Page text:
No. 4: French Bulldog Yorkshire Terrier mix
The Frorkie is an interesting crossbreed, with one bigger and stockier French Bulldog parent and one petite and dainty Yorkshire Terrier parent.
This dog is likely to stay toy-sized even in adulthood, since a typical fully-grown Yorkie weighs just seven pounds!
The Frorkie may have a short, flat coat or a longer, finer coat depending on which parent dog a puppy favors. With the latter, expect more daily brushing and grooming chores but minimal shedding.
Unfortunately, both parent dogs are brachycephalic. However, the Yorkie has a natural long tail that may minimize spinal issues in your Frorkie.
Expect a Frorkie to live 10 to 15 years.
No. 5: French Bulldog Miniature Poodle mix
The Froodle crosses a French Bulldog with a Poodle, typically a miniature (Poodles are also bred in standard and toy sizes).
So the adult size of your Froodle is likely to range from 15 to 20 pounds.
The Poodle has a non-shedding coat that some (not quite accurately) term “hypoallergenic.”
However, this curly coat does need daily brushing to repel tangles and mats.
For your Froodle pup, you can expect minimal shedding but daily brushes.
The Froodle will inherit both parent dogs’ friendly, loyal and affectionate temperament towards “their” people.
Both dogs like to play and need this enrichment to stay happy and healthy.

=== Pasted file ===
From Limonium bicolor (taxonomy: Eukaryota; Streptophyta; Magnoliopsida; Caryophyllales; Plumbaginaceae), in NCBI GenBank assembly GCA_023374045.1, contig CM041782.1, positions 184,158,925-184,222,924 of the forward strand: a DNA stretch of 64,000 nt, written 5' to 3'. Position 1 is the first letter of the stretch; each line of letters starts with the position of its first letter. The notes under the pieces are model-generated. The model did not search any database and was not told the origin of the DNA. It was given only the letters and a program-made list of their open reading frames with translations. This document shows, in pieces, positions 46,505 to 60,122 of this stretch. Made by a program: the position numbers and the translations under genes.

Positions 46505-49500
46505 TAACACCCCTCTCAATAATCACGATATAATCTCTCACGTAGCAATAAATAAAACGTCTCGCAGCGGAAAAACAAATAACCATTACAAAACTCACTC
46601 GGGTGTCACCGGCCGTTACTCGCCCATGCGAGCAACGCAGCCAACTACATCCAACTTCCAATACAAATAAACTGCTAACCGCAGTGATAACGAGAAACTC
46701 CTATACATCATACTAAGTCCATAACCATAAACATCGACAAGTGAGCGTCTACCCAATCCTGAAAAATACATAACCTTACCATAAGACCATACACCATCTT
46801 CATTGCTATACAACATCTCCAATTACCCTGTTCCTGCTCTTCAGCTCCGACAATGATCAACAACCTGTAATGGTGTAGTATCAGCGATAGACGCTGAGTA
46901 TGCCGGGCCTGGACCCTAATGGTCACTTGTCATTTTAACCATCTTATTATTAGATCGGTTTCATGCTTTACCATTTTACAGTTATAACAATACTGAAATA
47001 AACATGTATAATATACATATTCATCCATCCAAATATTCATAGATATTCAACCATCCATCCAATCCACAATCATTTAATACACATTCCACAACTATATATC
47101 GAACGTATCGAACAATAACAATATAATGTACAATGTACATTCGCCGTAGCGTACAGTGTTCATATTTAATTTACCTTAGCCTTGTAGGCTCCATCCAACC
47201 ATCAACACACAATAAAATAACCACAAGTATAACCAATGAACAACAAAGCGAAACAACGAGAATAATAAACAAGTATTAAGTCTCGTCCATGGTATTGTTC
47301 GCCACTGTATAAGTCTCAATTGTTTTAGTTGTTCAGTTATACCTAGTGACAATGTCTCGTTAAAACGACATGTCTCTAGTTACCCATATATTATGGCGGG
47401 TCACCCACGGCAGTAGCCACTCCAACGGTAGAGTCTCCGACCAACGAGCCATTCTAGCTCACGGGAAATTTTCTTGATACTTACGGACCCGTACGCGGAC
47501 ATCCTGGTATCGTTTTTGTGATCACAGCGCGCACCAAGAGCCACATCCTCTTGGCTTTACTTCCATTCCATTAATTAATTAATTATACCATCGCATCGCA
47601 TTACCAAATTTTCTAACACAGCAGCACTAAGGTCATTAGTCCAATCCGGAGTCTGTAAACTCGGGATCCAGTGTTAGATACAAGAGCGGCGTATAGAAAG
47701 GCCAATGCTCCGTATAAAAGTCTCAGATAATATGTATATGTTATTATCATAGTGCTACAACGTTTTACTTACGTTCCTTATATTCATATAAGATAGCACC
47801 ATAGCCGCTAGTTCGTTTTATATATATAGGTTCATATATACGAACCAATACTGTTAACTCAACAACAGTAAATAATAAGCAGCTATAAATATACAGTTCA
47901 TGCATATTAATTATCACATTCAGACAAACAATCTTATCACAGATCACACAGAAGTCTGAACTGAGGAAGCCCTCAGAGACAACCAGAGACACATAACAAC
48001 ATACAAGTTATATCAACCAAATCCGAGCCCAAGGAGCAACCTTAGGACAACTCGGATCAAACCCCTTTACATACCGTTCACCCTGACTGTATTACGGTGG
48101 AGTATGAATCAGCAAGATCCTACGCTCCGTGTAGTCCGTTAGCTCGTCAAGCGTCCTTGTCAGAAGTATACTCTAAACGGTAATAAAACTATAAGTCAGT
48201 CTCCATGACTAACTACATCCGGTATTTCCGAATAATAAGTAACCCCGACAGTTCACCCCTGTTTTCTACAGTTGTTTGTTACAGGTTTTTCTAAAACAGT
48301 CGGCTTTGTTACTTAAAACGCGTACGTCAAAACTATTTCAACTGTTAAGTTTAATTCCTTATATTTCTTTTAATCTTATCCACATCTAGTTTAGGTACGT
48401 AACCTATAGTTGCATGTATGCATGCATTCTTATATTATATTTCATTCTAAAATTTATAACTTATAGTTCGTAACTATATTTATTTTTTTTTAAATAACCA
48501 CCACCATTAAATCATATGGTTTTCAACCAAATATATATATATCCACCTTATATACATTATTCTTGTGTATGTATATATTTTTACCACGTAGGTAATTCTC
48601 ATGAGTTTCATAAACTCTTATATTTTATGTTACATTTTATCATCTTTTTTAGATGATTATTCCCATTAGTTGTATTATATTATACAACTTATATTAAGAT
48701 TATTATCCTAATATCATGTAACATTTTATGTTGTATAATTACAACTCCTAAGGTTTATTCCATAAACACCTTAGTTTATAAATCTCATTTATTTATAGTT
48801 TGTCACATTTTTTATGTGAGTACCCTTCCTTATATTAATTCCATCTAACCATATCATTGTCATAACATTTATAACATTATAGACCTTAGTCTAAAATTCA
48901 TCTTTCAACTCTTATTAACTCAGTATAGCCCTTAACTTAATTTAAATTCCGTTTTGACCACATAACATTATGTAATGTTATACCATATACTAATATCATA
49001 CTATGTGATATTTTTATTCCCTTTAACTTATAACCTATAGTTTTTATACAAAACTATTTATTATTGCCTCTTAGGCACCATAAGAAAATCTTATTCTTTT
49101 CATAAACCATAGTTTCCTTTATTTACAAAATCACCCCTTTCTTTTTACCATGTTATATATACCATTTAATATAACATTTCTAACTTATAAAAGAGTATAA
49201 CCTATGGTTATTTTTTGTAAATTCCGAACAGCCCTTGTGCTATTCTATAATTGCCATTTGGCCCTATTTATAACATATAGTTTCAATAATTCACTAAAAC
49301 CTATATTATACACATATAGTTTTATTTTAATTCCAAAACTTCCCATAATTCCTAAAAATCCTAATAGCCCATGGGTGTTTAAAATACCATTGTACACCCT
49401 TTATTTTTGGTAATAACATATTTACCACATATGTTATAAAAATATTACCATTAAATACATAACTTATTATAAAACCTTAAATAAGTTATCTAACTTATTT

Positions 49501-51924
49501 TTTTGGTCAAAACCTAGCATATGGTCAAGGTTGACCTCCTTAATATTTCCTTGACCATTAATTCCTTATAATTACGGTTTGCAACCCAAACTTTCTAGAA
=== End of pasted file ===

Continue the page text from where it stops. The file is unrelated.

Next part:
Poodles contribute the longer, healthier muzzle shape and natural tail that can ease health issues caused by the Frenchie’s brachycephaly and screw tail.
Poodles do suffer from joint issues in the knees, elbows and shoulders, as well as immune dysfunction.
Overall, expect your Froodle to live 10 to 18 years.
No. 6: French Bulldog Pug mix
The Frug pairs a lovable Pug with the equally lovable Frenchie.
Your Frug inherits affectionate, loving and playful personalities from both parent dogs as well as a naturally short, smooth coat that is easy to maintain with regular brushing and occasional baths.
Unfortunately, both the Pug and the French Bulldog have the flat-faced brachycephalic muzzle type, which can mean chronic health issues.
Both dogs also have the screw tail that can lead to nerve and spinal concerns. And both dogs can contract genetic joint issues.
Your Frug has a typical life expectancy of 10 to 15 years.
For more information about the French Bulldog Pug mix dog, check out our in-depth guide.
No. 7: French Bulldog Miniature Pinscher mix
The Frincher combines two purebred dog breeds with quite a different appearance.
The toy-size miniature Pinscher has a slight yet tall body and long legs, while the larger Frenchie has short legs and a stockier frame.
Expect your Frincher to weigh 8 to 15 pounds.
Each parent dog has a lively, friendly, people-oriented personality. This dog really needs a lot of time with “their” people to stay healthy and happy.
While the miniature Pinscher often appears to have a short tail or nub, this is due to the procedure of tail docking. These dogs naturally have long thin tails.
Miniature Pinschers also contribute a longer muzzle type that may help balance brachycephaly concerns in the Frenchie parent.